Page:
|Anne Rouse |
|Which poem in The School of The Night is your favourite, and why? |
|At the moment I like Mrs. Hues. She was a highwaywoman captured near London. I'd read an old handbill ---I guess you could call it the eighteenth century equivalent of a tabloid newspaper---in a local museum, which the poem quotes directly in its opening lines. For that reason it seems especially alive to me. |
|I particularly like A Right Pair. What prompts you to write? Do objects 'ask' to be written about?|
|Many writers talk about the kind of reverie you fall into when walking or in the bath. Oddly enough, at least two poems began with London Underground journeys, between the platform and the exit. A line or a phrase floats up---and a rhythm with it. Sometimes there's just a rhythm and there are words I can't quite hear.
But a poem can start with an image, or a feeling. As I remember, A Right Pair was the product of disappointment. The gloves are lost again. You'd become attached to them. Oh well, they had to escape eventually. You jot down a lot of half-connected words about whatever it is you're looking at or imagining, and then pick a path between the best of them. When I say "best", I mean the ones your unconscious really seizes on. So yes, some objects seem to ask to appear in poems, but whether you can do them any justice depends on the dialogue they have with your own fears, desires, mythology, and memories.
Above all a poem should have a definite momentum. It should need to exist. There's nothing wrong with word-play-- the field in which poetry operates--but in itself it's not a poem. |
|In The Good Weekend London is very clearly evoked. How important to you is place? How does where you live now inspire and prompt you to write? |
|Place is very important to me. Geography is such a comfortingly solid fact-- the pole at the centre of the carousel. It organises impressions and facts around itself. It grounds you so that you can write, an activity which at times feels insubstantial. Then you have all the personal associations. You've walked through a place, observed it, talked to people, experienced a range of moods there, watched the changing effects of the light.
Where I live now, in East Sussex, has been a real help to the poems. For a start, it's superb walking country. Nowhere is more evocative than London--I'm passionate about the place--but to find open countryside, cliffs, smugglers' coves, badgers and falcons is a gift to a poet. And in this region, too, there's a sense of connection through the books of those early twentieth-century Sussex writers: Joseph Conrad, Virginia Woolf, and Henry James. |
|What do you read for pleasure?|
|Poetry, fiction, biography, books about ideas, and (not every day) newspapers. Just now I'm enjoying Old School by Tobias Wolff . Your website has given me plenty of titles to think about! |
|Your poems take the reader very immediately into other spaces/times. Are there places that you do not wish to take your readers?|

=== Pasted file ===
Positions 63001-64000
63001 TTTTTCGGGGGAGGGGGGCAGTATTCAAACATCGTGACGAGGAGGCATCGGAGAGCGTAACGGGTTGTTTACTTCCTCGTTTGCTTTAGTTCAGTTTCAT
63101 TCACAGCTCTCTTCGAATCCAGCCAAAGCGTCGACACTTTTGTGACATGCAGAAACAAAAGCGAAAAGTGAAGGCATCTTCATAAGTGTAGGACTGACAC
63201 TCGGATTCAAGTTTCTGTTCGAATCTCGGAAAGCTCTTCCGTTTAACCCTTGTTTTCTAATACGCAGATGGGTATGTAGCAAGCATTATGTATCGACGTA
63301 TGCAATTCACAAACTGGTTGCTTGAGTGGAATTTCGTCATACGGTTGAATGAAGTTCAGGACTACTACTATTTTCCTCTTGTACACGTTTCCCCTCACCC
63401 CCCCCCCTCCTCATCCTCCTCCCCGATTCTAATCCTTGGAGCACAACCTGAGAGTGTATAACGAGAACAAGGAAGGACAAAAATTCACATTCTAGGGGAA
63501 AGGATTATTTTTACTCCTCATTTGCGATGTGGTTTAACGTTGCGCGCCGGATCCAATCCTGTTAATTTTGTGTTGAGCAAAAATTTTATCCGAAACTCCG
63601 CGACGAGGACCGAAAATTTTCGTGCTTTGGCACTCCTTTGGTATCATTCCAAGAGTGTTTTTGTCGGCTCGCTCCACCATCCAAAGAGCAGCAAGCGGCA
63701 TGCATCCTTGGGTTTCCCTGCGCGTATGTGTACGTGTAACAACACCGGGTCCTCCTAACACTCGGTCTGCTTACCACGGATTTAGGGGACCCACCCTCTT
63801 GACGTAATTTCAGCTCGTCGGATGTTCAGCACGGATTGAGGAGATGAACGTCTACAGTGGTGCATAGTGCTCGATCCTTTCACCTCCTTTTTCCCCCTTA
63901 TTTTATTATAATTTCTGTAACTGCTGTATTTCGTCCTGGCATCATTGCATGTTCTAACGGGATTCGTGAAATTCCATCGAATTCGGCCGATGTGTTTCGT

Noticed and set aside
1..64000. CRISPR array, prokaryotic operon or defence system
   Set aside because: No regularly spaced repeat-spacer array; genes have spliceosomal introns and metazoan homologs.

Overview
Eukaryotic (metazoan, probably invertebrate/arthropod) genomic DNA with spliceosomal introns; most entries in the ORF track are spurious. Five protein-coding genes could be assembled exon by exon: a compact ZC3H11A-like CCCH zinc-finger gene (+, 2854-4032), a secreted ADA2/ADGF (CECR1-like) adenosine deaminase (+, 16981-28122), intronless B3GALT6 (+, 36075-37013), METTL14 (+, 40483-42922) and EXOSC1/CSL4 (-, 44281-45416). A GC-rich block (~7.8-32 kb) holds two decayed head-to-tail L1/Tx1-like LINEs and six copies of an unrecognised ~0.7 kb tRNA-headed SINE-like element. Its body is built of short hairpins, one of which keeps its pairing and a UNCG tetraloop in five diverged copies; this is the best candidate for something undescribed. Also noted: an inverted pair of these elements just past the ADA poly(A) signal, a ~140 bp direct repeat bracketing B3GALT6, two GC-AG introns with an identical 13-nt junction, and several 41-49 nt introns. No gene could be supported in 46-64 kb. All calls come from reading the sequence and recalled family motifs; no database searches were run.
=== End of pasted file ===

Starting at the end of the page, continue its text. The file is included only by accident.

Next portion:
|This is an extremely interesting question. It's something I think should be addressed more often. Occasionally you hear about work--theatre writing, say---that is agonizingly raw. Is it so brutal that it ceases to be art? Is art, on the other hand, about containing the worst aspects of reality, modifying them so that they can be contemplated? Or is that a recipe for works which are false and second-rate?
I did some nursing years ago and felt at the time that one or two things I saw would be too upsetting to describe. Now I feel that the main question is whether what you end up with is merely sensationalistic, or if there is a theme that justifies the depiction. Some subjects may be better treated in prose, where you can build a context more gradually.
In the past I've included writing about loss or anger in books deliberately, as a way of trying to be "honest". I've noticed that people don't often mention these as favourites. It may be that they don't work as well, or else readers want something different. In a school I visited, one girl said, very usefully, "If it's personal, you feel shut out of the poem."
That's not to say that poetry should limit itself in scope. If a poem is an affirmation of the free play of the mind, then it has to be able to wander anywhere, including where "poison, war and sickness dwell". Poetry does horror in its own way. When an upper class officer in a Keith Douglas poem says , "It's most unfortunate, they've shot my foot off." we're not looking at a colour photograph, or listening to a recorded shriek, but we're still moved. The whole mind is engaged, intellect, feelings, and even the senses, quietly taking in the rhythms of the man's speech, its absurdity and poignancy. When Emily Dickenson mentions "a strange mob of panting trees" or Sylvia Plath says "All morning/the morning has been blackening" we know that we're in the presence of trouble, but nothing is being asked of us except to read further. If the poetic vehicle is sound enough, if its navigational system is true, it can range very far, and both the writer and reader will benefit----"the business of poetry" is enlarging to both.
To see more about Anne Rouse, go to www.annerouse.com|
| Anne Rouse |